Wednesday, December 14, 2011

Girlfriend Christianity

Is it just me, or is it fair to say that women are interested in more than the aw- shucks- I-burned-the-pot-roast-but-God-still-loves-me kind of Christian memoir?

Why do women feel compelled to write so often about the cheerios stuck to their feet and less often about the intricate mysteries of faith and scripture. I get how humility draws us closer to Christ, and maybe relinquishing the pursuit of perfection is a start in that direction- but I think it's also ok, and important to encourage young women to think outside the kitchen, or play room, or laundry room, or whatever.

I think it's beautiful when we find God in the small stuff. But in matters of faith- it is NOT a case of "Everything I need to know I learned in Kindergarden" or Sunday School for that matter.

We should embrace the mystery. We should dig deeper, think harder, ask more questions of ourselves and our leaders- or the authors that we read. Because just like songwriters, or worship songwriters, Christian authors are our theologians. Whether we like it or not.

Are there any female theologians out there I should be reading?

I love Sara Sumner and her book changed my life, but what else am I missing?

Thoughts?

8 comments:

  1. As a women in ministry who also is deathly afraid of christian bookstores (small c) I have to say... here here! That is why you and I need to keep writing. Kind of like the saying "I love Christ but I can't stand Christians"... I love books but I can't stand Christian books (with some great exceptions most of which are male). Anne Lamott changed my life (you say memoir like it is a dirty word... but her memoirs are in no way shallow- this is probably a duh... but I have to say it) and I also love Lauren Winner and I think she has a lot more in her left to write that I can not wait to read.

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  2. lauren winner- just read the arc for her latest- it's about doubts and mid-life faith crisis. forgetting the title right now...very nicely done.

    i haven't read this, but made a note of it last night: barbara brown taylor when god is silent and leaving church. sounded interesting anyway.

    annie dillard

    madeline l'engle

    kathleen norris: the quotidian mysteries- really cute little piece. read another one on st. benedict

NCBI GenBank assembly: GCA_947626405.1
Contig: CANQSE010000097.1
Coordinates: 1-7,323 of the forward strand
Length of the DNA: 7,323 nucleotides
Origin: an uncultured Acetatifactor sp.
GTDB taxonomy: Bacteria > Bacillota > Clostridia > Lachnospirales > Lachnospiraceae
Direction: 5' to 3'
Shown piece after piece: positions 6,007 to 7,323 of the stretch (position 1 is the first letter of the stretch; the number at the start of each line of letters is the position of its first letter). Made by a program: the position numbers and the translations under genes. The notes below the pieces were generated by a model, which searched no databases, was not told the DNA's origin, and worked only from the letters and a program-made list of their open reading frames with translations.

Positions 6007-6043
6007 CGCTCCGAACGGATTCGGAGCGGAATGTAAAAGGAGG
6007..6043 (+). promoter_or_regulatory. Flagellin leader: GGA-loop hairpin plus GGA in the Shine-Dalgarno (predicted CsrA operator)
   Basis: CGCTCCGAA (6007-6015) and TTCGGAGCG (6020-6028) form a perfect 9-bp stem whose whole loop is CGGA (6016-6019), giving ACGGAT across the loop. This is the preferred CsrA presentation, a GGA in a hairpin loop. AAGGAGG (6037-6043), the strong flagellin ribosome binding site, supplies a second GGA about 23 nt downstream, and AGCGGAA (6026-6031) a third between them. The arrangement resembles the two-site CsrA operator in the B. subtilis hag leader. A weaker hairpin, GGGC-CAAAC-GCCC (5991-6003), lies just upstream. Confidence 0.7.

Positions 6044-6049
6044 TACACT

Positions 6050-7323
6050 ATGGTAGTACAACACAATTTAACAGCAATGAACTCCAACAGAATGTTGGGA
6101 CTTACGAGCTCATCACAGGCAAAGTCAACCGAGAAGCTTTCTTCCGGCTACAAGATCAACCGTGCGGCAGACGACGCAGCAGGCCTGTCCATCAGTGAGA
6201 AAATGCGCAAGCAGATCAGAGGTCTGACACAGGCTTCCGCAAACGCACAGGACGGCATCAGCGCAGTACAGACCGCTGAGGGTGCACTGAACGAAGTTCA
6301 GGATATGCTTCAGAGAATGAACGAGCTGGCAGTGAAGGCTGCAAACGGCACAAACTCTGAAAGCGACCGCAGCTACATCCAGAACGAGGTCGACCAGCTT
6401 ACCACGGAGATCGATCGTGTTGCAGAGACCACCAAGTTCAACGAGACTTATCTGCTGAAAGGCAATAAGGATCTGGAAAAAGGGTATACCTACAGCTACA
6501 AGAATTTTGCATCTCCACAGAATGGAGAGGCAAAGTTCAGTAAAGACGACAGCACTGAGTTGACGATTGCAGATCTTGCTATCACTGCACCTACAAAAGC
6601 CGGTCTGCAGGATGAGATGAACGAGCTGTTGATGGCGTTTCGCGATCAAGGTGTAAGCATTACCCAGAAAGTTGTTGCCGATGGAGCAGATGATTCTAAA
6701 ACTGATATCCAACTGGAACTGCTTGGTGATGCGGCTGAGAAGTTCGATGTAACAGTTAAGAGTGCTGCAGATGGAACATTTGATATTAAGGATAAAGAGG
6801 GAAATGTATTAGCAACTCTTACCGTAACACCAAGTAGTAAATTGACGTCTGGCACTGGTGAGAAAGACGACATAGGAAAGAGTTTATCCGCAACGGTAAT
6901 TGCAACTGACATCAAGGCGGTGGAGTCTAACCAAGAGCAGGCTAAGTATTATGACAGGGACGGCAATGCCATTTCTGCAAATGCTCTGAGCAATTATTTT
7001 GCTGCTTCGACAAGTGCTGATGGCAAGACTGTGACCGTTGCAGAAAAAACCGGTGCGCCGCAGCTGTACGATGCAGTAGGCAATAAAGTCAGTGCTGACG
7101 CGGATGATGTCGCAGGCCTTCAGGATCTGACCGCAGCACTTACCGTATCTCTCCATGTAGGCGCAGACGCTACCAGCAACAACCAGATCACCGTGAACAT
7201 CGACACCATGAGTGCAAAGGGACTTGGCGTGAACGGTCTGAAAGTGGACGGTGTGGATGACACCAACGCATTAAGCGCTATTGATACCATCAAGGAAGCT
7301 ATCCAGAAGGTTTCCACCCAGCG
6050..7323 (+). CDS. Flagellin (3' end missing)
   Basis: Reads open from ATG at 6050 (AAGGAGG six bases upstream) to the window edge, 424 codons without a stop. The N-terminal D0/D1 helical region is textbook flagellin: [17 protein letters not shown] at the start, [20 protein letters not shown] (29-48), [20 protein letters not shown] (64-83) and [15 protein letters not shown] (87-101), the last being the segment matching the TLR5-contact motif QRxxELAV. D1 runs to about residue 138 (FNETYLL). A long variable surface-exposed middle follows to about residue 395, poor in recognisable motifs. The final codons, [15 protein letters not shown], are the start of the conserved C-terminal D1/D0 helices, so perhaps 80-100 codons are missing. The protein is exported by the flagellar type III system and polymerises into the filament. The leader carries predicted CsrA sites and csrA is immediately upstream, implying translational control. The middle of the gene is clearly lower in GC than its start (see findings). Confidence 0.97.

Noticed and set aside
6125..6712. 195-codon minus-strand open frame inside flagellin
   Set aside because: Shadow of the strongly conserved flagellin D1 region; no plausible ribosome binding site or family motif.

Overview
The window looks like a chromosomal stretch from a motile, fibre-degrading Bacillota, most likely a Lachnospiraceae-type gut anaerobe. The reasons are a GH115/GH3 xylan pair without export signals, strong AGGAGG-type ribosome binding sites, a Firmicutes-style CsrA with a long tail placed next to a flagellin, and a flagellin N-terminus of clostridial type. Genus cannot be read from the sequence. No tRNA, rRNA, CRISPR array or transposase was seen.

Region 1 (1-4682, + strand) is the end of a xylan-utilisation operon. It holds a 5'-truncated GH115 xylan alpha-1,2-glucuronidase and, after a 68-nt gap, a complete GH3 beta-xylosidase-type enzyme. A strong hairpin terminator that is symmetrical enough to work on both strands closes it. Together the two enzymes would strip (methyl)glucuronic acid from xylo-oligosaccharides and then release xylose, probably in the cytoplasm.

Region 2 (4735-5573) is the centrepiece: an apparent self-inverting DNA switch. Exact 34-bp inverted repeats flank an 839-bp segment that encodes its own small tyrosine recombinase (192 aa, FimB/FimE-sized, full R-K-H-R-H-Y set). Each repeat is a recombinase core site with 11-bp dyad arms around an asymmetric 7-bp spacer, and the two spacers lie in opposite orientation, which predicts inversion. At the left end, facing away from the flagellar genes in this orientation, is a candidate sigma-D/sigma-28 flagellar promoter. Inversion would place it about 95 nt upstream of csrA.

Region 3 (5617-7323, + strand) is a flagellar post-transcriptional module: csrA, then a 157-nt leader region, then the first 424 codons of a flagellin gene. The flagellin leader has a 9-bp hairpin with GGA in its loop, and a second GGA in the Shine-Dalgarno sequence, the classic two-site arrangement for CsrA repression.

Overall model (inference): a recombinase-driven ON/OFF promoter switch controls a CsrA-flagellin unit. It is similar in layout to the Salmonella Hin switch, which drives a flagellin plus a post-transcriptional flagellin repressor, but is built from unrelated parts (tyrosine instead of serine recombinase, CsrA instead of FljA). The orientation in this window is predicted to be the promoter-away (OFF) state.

dorothy sayers? not so much memoir though...mind of the maker
    flannery o'conner- i guess also not memoirs.

    i agree - really tiring of the mommy bloggers out there...

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  3. Oh I forgot... had this article bookmarked from over a year ago. I haven't worked my way completely thru the list but it has some amazing suggestions. http://blog.sojo.net/blogs/2010/07/12/11-women-writers-you-should-be-reading

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  4. Jill and I were just talking about this. I was wondering if there were any women in our church interested in talking about theology, or if their only interests were finding a husband or breastfeeding. Both of which are incredibly important. But it's nice to see women show up to the more "heady" classes or theological subject matter discussions...
    Phyllis Tickle is an important female theologian, along with Mignon Jacobs, Myrna Hooker, and Nancy Murphy.
    Another meeting of the support group should happen soon......

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  5. I love this conversation! Yes! And what a great list of suggestions. Can't wait to get after it. And I love memoir- I write memoir- I don't think it's a dirty word at all- I just think it's been diluted. Of course Ann Lamott and Lauren Winner are favorites of mine as well, but these other names are great. Thanks all.

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  6. Cameron - I love these thoughts. I have a few Christian women that I consider "go-to" writers. Lynne Baab, Lisa Graham McMinn, Marva Dawn, Phyllis Tickle. These are all women writing seriously about faith. I appreciate reading these other comments too!

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  7. Amen is all I can say. Love this conversation. I love mothering. I love being a wife. I cherish My familly ... I want to talk and listen and learn about God and transcendent beauty and truth. I want to think and wrestle and discover while being midst of the mess and chaos but not being defined by it...am I making sense?

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  8. I love that I stayed up too late on Twitter & discovered your blog. Made missing some sleep worth it! I am SO with you on this. I read a really eclectic spiritual mix. Some favorites of mine: Joyce Rupp, Joan Chittister, Sue Monk Kidd (Dance of the Dissident Daughter is my all-time favorite spiritual memoir) & Priscilla Warner (who's Jewish).

    Would love to join a like-minded discussion group that veers away from the realm of traditional women's ministries. See you Sunday!

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